We used TCGA data to analyze the level of CTLA-4 in different clinical subgroups. As the fig.2A shows, the expression of CTLA-4 in TNBC is significantly higher than in Luminal subtype (p=0.019) and Her-2+ subtype (P<0.001). The difference of CTLA-4 expression was not statistically significant between Luminal subtype and Her-2+ subtype (P=0.06). As shown in Fig. 2B-D, the level of CTLA-4 in patients with negative ER expression was significantly higher than that in patients with positive ER expression (P<0.001). Similarly, CTLA-4 expression was significantly higher in patients with negative PR expression than in patients with positive PR expression (P<0.001). CTLA-4 showed no statistically significant difference between patients with positive Her-2 expression and those with negative Her-2 expression (P=0.96).

Co-expression network construction

We analyzed the data with WGCNA to identify the modules containing highly correlated genes with CTLA-4 in TNBC and the analysis included 144 TNBC samples. First, we found that when we set the soft threshold to 12, it conformed to the scale-free property of biological network, so we used β=12 to construct the weighted network (Fig. 3A), Second, average linkage hierarchical clustering, the TOM-based dissimilarity, dynamic tree clipping, and merging processing were used to identify modules, We obtained a total of 11 meaningful modules marked with different colors, among which the gene co-expressed with CTLA-4 belongs to the yellow module (Fig. 3B-C). After that, 199 genes co-expressed with CTLA-4 obtained by WGCNA were used to make an enrichment analysis. CTLA-4 related genes mainly enriched in biological process of leukocyte differentiation, regulation of leukocyte activation and T cell activation (Fig. 3D and Table 1) and in cellular component of external side of plasma membrane and side of membrane (Fig. 3E).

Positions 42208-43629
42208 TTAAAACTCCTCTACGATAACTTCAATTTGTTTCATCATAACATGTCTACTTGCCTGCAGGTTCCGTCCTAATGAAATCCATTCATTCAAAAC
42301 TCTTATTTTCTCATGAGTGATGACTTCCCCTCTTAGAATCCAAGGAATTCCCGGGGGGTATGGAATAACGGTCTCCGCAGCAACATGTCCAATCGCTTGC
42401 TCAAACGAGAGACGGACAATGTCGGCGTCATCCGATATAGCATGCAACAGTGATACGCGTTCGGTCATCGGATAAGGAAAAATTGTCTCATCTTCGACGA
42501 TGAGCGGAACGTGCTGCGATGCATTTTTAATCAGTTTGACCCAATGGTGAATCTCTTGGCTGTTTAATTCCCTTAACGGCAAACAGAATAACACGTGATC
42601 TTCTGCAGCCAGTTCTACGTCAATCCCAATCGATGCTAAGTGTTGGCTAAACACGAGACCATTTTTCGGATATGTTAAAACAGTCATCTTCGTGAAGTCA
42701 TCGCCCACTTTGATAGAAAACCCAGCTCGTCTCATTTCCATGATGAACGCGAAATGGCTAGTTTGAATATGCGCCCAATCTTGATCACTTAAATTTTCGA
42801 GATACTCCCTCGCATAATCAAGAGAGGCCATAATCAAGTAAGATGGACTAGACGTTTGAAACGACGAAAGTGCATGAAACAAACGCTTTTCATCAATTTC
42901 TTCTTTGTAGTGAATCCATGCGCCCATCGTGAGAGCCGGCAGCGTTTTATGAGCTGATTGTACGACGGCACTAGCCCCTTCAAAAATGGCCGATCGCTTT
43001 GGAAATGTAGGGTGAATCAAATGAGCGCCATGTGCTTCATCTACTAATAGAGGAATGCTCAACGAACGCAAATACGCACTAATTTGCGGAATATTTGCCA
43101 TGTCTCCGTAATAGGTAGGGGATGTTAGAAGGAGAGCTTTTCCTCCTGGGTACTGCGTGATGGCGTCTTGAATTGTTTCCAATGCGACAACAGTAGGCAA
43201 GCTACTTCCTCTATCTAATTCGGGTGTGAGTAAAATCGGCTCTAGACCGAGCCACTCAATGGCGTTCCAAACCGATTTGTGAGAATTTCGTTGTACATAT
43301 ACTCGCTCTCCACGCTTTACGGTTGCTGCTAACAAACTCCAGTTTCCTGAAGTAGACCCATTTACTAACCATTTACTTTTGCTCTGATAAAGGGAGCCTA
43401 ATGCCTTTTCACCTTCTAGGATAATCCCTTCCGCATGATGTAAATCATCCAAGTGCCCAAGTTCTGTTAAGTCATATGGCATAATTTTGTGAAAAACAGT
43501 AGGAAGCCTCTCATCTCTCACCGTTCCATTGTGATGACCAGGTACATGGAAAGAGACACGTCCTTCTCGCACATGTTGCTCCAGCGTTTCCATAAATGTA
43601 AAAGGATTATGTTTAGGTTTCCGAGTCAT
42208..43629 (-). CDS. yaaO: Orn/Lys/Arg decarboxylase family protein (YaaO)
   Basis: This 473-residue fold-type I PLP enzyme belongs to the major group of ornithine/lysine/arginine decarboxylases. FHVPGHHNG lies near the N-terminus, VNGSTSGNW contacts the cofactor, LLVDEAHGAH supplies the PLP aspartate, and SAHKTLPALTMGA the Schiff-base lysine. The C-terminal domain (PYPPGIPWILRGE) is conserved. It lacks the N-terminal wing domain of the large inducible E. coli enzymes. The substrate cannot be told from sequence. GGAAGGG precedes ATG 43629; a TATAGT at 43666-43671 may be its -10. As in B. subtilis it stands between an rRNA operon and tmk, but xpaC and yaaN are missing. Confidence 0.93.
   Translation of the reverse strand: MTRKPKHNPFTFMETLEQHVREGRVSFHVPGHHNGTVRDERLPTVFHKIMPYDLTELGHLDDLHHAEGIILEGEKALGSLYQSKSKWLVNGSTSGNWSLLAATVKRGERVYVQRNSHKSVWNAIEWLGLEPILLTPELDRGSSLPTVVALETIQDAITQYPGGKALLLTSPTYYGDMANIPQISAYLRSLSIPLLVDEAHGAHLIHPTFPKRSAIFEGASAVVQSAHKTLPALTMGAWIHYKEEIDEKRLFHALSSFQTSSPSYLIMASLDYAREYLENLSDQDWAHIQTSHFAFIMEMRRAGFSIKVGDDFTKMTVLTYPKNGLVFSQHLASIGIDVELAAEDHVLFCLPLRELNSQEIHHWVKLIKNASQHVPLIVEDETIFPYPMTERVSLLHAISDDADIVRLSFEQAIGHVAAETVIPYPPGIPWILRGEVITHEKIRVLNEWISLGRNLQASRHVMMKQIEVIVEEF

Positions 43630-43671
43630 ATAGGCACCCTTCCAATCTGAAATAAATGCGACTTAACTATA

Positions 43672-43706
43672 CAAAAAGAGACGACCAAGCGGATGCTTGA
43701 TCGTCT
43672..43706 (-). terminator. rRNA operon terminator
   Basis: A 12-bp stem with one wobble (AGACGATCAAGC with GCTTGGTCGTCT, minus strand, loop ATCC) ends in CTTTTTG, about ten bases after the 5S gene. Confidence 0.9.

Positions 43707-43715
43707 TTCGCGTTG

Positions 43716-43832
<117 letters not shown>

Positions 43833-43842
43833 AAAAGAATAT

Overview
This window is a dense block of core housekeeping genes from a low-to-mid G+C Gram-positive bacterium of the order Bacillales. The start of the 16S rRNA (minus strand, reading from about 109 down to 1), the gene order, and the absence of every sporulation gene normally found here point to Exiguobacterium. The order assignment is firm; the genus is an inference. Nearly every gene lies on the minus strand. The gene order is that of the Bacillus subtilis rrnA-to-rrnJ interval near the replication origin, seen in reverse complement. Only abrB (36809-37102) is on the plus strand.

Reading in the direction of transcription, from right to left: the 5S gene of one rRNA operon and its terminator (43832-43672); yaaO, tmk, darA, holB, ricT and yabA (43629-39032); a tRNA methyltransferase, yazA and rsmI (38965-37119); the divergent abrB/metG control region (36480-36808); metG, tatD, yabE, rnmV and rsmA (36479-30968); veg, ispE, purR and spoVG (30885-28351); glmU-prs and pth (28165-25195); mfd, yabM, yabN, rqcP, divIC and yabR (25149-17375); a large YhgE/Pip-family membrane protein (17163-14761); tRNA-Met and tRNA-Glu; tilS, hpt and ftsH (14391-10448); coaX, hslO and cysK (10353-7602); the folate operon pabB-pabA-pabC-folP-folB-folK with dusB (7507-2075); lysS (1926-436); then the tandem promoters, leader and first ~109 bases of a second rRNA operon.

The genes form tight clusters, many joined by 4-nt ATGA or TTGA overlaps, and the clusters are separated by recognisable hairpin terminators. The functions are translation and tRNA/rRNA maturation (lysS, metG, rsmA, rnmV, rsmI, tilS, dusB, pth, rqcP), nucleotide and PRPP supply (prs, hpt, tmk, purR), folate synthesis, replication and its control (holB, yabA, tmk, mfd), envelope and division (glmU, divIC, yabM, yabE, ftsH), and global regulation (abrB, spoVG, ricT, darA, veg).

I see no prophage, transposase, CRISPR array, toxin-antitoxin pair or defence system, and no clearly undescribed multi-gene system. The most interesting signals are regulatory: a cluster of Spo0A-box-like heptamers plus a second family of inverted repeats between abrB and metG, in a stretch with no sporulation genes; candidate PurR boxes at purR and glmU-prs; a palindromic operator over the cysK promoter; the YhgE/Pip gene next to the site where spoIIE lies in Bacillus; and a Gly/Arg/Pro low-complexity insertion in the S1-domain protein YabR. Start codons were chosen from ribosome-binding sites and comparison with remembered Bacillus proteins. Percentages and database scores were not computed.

LncRNA-miRNA-CTLA-4 regulatory network

First, Pearson analysis was used to analyze the TPM of different miRNAs and lncRNAs in TNBC, and four miRNAs negatively correlated with the expression of CTLA-4 were found. Then, six miRNAs that could regulate CTLA-4 were analyzed on the miRwalk platform and after taking the intersection of the two results, hsa-mir-92a was obtained (Fig. 4A). It was verified that hsa-mir-92a had survival significance in TNBC (p=0.017, Fig. 4B). Then we analyzed 68 lncRNAs negatively correlated with the expression of hsa-mir-92a in TNBC data. Finally, we made lncRNA-miRNA-target regulatory network by using cytoscape, as shown in Fig. 4C.

CTLA-4 expression and immune infiltration

We used Microenvironment Cell Population-counter to analyze the profiles of immune infiltration in TNBC. We also analyzed the populations of immune cells associated with CTLA-4 in TNBC. The results showed that CTLA-4 was mainly related with T cell (r=0.74) (Fig. 5).

CTLA-4 expression and immune checkpoints

Multi-immune checkpoint therapy is expected to be a new trend of tumor immunotherapy [19]. Here we analyzed the relevance of expression between CTLA-4 and other crucial immune checkpoints, such as CD28, CD86, CD80, and so on. As shown in Fig. 6 and Table 2, CTLA-4 was mainly related to PDCD1 (r=0.72) and CD28 (r=0.64).

 Figure 2 

Differences in CTLA-4 expression between different clinical subgroups. A. CTLA-4 expression in different molecular type. B-D. CTLA-4 expression in ER/PR/Her-2 positive or negative. E. The expression of CTLA-4 in different molecular types was verified by GEO data.

J Cancer Image (Click on the image to enlarge.)
 Figure 3